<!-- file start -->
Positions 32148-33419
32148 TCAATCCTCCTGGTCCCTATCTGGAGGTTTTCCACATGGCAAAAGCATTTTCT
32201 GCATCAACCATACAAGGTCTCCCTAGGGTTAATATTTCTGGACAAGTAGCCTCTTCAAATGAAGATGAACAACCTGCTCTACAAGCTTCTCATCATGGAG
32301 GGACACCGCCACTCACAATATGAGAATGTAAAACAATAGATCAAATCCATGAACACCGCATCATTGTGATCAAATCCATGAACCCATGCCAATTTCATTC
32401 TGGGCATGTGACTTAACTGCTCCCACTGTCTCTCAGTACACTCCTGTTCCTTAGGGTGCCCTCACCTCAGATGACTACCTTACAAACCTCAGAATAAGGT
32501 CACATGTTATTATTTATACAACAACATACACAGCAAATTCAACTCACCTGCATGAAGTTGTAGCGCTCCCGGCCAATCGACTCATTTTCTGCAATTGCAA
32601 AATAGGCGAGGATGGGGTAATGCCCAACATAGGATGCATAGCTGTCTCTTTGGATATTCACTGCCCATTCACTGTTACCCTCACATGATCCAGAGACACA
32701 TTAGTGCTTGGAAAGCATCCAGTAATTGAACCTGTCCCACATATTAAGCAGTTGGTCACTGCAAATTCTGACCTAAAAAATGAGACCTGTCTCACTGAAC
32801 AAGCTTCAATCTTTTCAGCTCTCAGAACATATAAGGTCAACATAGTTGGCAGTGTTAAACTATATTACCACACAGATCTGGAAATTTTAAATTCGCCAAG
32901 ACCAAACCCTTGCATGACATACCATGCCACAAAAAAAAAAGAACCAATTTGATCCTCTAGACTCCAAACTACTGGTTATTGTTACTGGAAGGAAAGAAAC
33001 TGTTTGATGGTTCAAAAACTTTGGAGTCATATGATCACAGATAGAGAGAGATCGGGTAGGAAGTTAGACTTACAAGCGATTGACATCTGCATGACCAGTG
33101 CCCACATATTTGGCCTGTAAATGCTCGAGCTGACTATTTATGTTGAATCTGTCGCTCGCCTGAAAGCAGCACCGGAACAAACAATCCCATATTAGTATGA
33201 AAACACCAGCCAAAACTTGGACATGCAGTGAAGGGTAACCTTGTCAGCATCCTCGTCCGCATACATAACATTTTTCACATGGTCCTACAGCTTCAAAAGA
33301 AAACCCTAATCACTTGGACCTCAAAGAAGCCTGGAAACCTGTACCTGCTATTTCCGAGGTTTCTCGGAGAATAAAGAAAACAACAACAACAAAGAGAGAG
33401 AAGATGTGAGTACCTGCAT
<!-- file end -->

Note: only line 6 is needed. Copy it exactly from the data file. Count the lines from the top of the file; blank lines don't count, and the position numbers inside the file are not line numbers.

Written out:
32501 CACATGTTATTATTTATACAACAACATACACAGCAAATTCAACTCACCTGCATGAAGTTGTAGCGCTCCCGGCCAATCGACTCATTTTCTGCAATTGCAA